La nueva seguridad de Asía por partida triple

NUEVA DELHI – El invierno es la temporada alta de la diplomacia de la India, pues el tiempo fresco y soleado constituye un telón de fondo ideal para la ceremonia, las sesiones fotográficas en el Taj Mahal o el Fuerte Rojo de Delhi y los acuerdos bilaterales, pero este invierno ha sido particularmente impresionante, pues dirigentes del Japón y de Corea del Sur la han visitado para hacer avanzar la causa de la cooperación en materia de seguridad en Asia.

La primera en llegar fue la Presidenta de Corea del Sur, Park Geun-hye. Pese a contar con un fundamento económico sólido, la relación bilateral ha carecido durante mucho tiempo de una dimensión válida de seguridad, pero la reciente autoafirmación de China –incluida su declaración unilateral en pasado mes de noviembre de una nueva zona de identificación de la defensa aérea, que se superpone en unos 3.000 kilómetros cuadrados a la de Corea del Sur, en el mar del Japón– ha animado a Park a reforzar los vínculos de su país con la India en materia de seguridad.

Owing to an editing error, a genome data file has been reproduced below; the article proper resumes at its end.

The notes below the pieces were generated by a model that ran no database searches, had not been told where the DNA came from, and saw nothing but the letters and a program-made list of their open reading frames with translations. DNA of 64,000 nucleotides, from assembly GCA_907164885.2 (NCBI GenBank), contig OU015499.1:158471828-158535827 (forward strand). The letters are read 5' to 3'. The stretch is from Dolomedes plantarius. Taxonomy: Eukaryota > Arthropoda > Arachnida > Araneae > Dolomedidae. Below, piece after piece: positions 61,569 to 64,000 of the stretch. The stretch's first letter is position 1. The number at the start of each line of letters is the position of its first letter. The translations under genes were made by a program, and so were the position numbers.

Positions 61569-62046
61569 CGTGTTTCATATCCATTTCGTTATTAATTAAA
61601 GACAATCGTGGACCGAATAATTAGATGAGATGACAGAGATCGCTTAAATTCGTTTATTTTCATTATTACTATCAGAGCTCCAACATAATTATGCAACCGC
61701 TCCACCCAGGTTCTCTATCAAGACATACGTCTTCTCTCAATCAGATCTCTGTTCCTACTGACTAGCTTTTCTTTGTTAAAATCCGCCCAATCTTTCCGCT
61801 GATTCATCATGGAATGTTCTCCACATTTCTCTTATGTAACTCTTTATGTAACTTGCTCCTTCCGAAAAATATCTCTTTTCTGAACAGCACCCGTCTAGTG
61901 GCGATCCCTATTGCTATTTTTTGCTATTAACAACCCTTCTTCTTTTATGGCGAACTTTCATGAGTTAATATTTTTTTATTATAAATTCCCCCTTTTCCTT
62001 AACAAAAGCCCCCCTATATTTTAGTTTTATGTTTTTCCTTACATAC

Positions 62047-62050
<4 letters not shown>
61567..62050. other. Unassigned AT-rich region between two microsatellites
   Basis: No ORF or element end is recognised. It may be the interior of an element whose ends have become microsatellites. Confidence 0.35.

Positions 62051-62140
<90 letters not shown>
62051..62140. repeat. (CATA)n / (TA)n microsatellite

Las imprevisibles y con frecuencia provocativas políticas del dirigente de Corea del Norte, Kim Jong-un, representan un impulso suplementario para mejorar los vínculos, como también los planes de China, cada vez más visibles, para debilitar la alianza de Corea del Sur con los Estados Unidos. No es de extrañar que las conversaciones celebradas durante la visita de cuatro días de Park se centraran en la estrategia general y abarcasen exámenes detallados de la seguridad marítima y la construcción naval.

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